No Stone Unturned: 2015’s Utah Jazz Free Agent Mini Camp

June 10th, 2015 | by David J Smith
The Utah Jazz will take another look at Brock Motum, who spent time with the team last summer. (NBAE/Getty Images)

The Utah Jazz will take another look at Brock Motum, who spent time with the team last summer. (NBAE/Getty Images)

On Tuesday, the Utah Jazz released information about a free agent mini camp the team will be conducting June 9-11. Most probably glossed over that information without taking much notice1, especially in light of the constant pre-Draft workouts the team is conducting almost on a daily basis. That is understandable. After all, it is a free agent camp comprised of mostly unknown players. Even so, there are some things to consider.

First, the Jazz have had success running these mini camps. Last June, guys like Jack Cooley, Patrick Christopher, Brock Motum and Dee Bost all spent a few days in Salt Lake City working out for Utah. Of course, Cooley finished the season with the Jazz and Christopher was solid before an injury derailed his rookie season2. Motum and Bost were training camp invitees. Not too shabby.

Second, Dennis Lindsey, Justin Zanik and company are always searching high and low for those diamonds in the rough. By spending some time with a number of guys, it gives them an inside track, while helping expand the team’s short list, whenever they need to draw from it. Two immediate needs: Utah will be looking to fill out its summer league roster. Likewise, it will need players for the Idaho Stampede. Some of these individuals might have those opportunities.

Third, the timing seems interesting, given the upcoming June 25th Draft. By working out these players, they may find one or two guys that catch the team’s eyes. This could be slightly helpful, never knowing what could transpire on Draft Night in terms of players falling, trades materializing and so forth.

Lastly, this only further shows the meticulous and tireless work of the Jazz front office and scouting corps. They do their homework and it is absolutely refreshing to see. Utah is not leaving any stone unturned. This will benefit the team in the long run. Much should be said about the Miller family’s willingness to invest in this process. Not only are the Jazz setting records in terms of pre-Draft workouts, but there is now the expense of bringing all these players in. That is exciting from a fan’s standpoint.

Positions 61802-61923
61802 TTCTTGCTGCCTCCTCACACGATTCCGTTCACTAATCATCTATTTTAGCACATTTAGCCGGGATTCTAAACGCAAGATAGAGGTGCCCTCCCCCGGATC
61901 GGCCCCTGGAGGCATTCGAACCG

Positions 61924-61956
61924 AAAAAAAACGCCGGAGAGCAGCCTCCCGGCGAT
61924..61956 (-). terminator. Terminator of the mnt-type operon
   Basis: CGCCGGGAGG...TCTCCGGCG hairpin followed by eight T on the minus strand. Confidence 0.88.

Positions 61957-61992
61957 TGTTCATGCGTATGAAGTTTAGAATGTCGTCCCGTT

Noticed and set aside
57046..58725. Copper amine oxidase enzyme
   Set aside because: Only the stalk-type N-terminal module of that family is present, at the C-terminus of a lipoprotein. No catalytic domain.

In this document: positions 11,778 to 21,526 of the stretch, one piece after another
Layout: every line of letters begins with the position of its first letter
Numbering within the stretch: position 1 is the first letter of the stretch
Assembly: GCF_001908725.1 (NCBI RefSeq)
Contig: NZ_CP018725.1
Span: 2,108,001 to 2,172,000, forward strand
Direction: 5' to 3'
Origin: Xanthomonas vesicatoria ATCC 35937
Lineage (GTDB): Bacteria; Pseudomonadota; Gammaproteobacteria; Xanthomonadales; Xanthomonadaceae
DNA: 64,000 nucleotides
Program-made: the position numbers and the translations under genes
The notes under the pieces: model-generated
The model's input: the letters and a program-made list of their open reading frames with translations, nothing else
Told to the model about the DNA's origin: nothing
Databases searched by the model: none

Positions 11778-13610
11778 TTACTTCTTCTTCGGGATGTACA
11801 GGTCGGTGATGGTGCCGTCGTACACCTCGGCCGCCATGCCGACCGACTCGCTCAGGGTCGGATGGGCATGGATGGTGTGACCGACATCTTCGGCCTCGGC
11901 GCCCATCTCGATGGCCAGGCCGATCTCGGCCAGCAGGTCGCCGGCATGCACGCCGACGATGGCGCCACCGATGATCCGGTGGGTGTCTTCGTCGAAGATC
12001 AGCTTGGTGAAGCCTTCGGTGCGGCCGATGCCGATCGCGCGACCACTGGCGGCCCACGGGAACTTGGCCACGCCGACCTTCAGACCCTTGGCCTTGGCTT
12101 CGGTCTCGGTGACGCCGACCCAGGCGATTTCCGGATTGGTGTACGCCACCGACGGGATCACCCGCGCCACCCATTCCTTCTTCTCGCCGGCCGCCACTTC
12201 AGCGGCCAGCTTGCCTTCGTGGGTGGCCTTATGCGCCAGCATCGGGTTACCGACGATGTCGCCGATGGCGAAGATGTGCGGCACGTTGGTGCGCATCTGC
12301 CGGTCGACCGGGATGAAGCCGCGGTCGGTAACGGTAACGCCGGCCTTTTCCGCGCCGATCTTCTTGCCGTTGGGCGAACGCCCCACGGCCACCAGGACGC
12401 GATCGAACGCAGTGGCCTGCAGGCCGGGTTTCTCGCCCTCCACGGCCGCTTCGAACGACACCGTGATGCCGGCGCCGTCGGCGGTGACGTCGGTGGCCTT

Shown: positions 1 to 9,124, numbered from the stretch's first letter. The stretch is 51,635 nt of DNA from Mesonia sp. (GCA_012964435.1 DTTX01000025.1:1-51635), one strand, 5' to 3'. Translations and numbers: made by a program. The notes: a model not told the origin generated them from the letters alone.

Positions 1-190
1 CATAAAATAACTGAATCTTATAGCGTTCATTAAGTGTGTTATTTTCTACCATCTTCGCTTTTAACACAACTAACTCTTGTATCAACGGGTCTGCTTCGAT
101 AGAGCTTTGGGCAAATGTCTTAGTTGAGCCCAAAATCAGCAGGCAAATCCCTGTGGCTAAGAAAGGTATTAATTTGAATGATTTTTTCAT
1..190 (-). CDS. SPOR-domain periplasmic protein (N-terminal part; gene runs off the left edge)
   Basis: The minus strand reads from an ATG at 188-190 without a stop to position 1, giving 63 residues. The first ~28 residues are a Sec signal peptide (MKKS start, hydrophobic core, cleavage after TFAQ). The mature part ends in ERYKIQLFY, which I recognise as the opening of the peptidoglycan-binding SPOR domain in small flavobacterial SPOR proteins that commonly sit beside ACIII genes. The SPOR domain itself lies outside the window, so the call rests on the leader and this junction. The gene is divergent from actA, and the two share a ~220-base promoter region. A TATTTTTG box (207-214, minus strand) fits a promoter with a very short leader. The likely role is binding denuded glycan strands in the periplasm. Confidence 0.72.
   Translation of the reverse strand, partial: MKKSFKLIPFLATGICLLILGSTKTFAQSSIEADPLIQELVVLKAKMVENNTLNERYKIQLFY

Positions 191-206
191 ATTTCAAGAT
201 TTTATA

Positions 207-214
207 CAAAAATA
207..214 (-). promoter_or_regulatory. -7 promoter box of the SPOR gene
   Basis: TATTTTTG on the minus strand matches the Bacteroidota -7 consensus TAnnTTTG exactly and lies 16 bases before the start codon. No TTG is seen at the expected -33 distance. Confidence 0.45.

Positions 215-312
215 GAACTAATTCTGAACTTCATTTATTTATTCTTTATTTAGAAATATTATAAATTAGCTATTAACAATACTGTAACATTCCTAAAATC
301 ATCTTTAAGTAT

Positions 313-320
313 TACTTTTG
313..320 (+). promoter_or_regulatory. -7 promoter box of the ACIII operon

Now, while the roster is indeed full of mystery players, there are a few that stick out. Here are five names to remember:

Brock Motum, forward, 6-10, 245 lbs, 24 years old: Motum is a recognizable name, given his stint with Utah during last season’s summer league and training camp. He showed some definite ability, averaging 8.0 PPG and 4.6 PPG in Las Vegas for the Jazz. Motum did the little things — crashed the boards, hustled and dove on the floor. He also displayed a solid jump shot, with potential to be a pick-and-pop player. Despite the solid showing, the Australian forward was the last player waived before the regular season started3. He played last season with the Adelaide 36ers in the National Basketball League, tallying 18.6 PPG and 7.2 RPG. Given his relationship with the team, it would not be surprising to see Motum get another long look from the Jazz. He has one more year of experience and has some understanding of the team’s schemes.

Jared Cunningham, guard, 6-4, 195 lbs: Drafted with the 24th pick in 2012, Cunningham has made the rounds in his brief three-season NBA career. After being selected by the Cleveland Cavaliers, he was quickly traded to the Dallas Mavericks. On a vet-heavy team, he spent most of his rookie campaign in the D-League. The following summer, he was traded to the Atlanta Hawks, but was waived mid-year. Cunningham finished that season with the Sacramento Kings and was the third-string point guard for the Los Angeles Clippers this season for a three months. He has only played 195 total NBA minutes. Even so, he showed enough promise to warrant being a first-round pick. Conversely, the fact that he has not stuck anywhere is another telling sign. The Jazz are probably fairly familiar with his game, given his current assignment with the Idaho Stampede. Cunningham has good size for a point guard.

Marquis Teague, guard, 6-2, 190 lbs, 22 years old: Teague is another recognizable name, from both his time at Kentucky and for a few seasons with the Chicago Bulls. Another first-round pick, Teague never got much of a run in the Windy City. He saw action in 67 games and shot extremely poorly– 38.1 percent and 24.2 percent, respectively. Teague was traded to the Brooklyn Nets in January 2014 for someone named Tornike Shengelia and spent 21 games backing up Deron Williams. He was traded to the Philadelphia 76ers right before last season, but was cut a few days later. No comment on being waived by last season’s Phily squad. There has been rumored Jazz interest in Teague in the past, so there is that.